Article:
GWC also manages an online professional institute, which supports global awareness of our program models and resources and seeks to inspire replication and innovation. (http://thegreenwill.org/category/inst/).  Our design and implementation reflects a generalizable demonstration program based on onsite/ online learning systems, community organization, ecological system models and neurologically based trauma informed/capable care approaches.

The Green Will Conservancy reflects models for replication and the summer teen program is no exception. Public policy makers will naturally replicate these small-scale models as they demonstrate their utility and as the awareness of the impacts of non-sustainable practices become more evident. Education, mental health and social work systems are adapting new neurologically based, social-ecological treatment models that are addressing the trauma and resiliency needs of the 21st century.

What is the Green Will Conservancy’s 2018 Summer Youth Program and what impact does this program have on the youth?

Our summer program takes up to 5 youth to our summer camp in the Zoar Valley Sanctuary in Western New York state for up to two weeks with program mentors for a rite of passage experience using EMDR and environmental therapy.  Selected youth from Polynesia are matched with youth from the Iroquois Nation, inner city Buffalo NY, and NE Ohio. Under LCSW and Qualified Mentors support, our “Kupuna” elders are selected from all those locations and from Hawaii and offer moral leadership, augment programming and provide direct support.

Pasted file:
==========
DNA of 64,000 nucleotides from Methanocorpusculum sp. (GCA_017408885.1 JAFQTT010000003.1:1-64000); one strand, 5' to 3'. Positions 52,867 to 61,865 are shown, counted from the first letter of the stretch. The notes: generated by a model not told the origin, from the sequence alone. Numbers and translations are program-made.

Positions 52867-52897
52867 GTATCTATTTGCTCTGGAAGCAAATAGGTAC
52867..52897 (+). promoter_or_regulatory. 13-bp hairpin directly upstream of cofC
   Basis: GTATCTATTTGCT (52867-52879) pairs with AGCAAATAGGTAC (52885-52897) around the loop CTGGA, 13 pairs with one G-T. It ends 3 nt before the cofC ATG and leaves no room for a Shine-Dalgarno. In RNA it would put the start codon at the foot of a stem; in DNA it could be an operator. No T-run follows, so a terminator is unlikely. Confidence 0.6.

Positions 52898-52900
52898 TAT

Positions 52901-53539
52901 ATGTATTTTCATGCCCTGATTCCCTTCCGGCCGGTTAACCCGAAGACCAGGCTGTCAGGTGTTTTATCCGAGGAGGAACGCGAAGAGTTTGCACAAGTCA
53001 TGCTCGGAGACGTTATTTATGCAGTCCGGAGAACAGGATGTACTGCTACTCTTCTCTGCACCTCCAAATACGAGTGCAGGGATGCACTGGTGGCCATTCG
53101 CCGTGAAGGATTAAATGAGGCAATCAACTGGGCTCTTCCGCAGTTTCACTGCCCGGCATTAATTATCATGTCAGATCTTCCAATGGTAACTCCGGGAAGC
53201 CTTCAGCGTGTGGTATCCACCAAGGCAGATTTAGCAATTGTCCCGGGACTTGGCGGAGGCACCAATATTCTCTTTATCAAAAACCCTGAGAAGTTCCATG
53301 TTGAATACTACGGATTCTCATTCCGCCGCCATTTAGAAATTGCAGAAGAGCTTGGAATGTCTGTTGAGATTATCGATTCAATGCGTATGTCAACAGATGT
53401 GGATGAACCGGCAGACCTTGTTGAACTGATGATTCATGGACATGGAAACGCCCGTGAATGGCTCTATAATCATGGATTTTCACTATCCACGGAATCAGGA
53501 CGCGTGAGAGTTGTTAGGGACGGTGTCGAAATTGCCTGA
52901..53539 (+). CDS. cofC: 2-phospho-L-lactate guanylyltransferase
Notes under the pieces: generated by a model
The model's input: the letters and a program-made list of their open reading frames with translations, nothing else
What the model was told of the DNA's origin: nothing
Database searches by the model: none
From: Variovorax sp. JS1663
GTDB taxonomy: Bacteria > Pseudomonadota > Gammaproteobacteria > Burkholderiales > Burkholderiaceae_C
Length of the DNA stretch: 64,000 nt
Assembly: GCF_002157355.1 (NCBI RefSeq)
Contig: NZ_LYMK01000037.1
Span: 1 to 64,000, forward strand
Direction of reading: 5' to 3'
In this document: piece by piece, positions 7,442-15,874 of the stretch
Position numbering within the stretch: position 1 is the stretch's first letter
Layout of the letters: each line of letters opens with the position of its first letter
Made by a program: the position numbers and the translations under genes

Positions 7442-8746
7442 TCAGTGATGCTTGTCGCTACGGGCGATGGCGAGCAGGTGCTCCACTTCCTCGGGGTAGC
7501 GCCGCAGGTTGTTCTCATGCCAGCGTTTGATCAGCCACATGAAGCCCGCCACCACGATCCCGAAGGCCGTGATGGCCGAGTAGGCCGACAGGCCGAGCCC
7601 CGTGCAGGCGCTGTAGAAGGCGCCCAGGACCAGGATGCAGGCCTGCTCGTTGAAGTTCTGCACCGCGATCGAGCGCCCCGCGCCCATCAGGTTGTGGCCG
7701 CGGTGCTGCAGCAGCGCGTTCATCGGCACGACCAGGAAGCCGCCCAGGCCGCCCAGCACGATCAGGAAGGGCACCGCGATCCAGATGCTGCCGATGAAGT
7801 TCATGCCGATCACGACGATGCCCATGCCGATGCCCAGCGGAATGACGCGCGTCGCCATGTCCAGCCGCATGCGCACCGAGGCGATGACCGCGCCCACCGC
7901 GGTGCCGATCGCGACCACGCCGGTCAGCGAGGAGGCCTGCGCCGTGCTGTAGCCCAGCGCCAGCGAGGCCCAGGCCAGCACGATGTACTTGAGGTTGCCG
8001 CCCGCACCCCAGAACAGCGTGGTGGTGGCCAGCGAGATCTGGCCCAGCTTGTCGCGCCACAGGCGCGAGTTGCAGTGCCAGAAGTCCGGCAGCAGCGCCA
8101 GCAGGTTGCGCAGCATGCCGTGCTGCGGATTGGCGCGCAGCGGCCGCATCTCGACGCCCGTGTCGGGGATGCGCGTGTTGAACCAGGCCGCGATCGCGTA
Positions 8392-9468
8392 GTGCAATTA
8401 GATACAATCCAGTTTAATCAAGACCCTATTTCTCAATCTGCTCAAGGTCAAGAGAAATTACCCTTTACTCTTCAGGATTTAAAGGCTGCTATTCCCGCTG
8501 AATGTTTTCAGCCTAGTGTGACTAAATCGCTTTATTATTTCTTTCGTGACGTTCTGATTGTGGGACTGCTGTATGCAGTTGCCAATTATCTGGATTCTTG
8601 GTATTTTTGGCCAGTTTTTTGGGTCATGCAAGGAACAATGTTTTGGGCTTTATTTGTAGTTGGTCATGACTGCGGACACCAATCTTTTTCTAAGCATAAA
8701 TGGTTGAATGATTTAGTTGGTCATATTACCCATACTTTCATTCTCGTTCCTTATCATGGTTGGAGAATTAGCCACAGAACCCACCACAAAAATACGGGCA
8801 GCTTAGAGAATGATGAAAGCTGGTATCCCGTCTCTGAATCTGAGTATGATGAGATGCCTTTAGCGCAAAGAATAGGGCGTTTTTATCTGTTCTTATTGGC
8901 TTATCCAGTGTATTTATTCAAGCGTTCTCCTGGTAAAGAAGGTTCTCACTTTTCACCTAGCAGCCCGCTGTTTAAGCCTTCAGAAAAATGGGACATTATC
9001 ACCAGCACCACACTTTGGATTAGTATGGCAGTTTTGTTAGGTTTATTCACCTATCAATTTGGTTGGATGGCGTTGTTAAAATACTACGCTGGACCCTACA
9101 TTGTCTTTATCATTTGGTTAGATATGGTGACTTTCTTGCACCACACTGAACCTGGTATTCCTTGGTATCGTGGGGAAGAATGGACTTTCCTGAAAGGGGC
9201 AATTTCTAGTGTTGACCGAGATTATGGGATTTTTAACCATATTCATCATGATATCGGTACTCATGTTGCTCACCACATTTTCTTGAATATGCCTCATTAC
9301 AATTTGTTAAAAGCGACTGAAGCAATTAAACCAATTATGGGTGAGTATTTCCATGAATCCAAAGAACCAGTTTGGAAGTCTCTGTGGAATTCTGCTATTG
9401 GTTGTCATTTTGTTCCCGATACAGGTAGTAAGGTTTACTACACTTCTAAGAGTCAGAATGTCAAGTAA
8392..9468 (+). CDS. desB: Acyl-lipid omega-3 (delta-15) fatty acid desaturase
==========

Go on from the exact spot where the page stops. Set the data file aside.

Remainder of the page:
Future goals of Green Will Conservancy and how can people help?

The Puna region of Hawai’i Island is facing unprecedented ecological, social and economic upheaval as continuous eruptions from one of the world’s most active volcanoes (Kīlauea) are forcing thousands of residents to evacuate.

One of the only non-profit mental health agencies in the immediate area is The Green Will Conservancy, Inc. GWC is a 501(c)3 charitable, educational organization based in Nanawale Estates, which is closely neighboring Leilani Estates, Lanipuna Gardens and Kapoho, where to date, several hundred acres of land has been covered by lava (and hundreds more scorched by heat and gases).

The mental health practitioners within GWC specialize in trauma-capable and critical incident care such as EMDR (Eye Movement Desensitization and Reprocessing).  GWC is navigating the innumerable changes their agency faces with many clients (most of whom are Medicaid recipients) now dislocated and uncertain of their futures, immediate or otherwise. Psychotherapists from the agency are currently working in shelters treating evacuees, many of whom have lost everything. The agency held strong in the face of previous years’ events, and is continuing to do so in the face of this current eruption.

If you would like to contribute, your donation will grow the capacity of this generous group of trained therapists and interns, to join the network of those providing counseling and other mental health services to affected residents and first responders in these very trying times. There is a wider community of trained EMDR therapists on the island as well, who are available to step in as local resources are exhausted.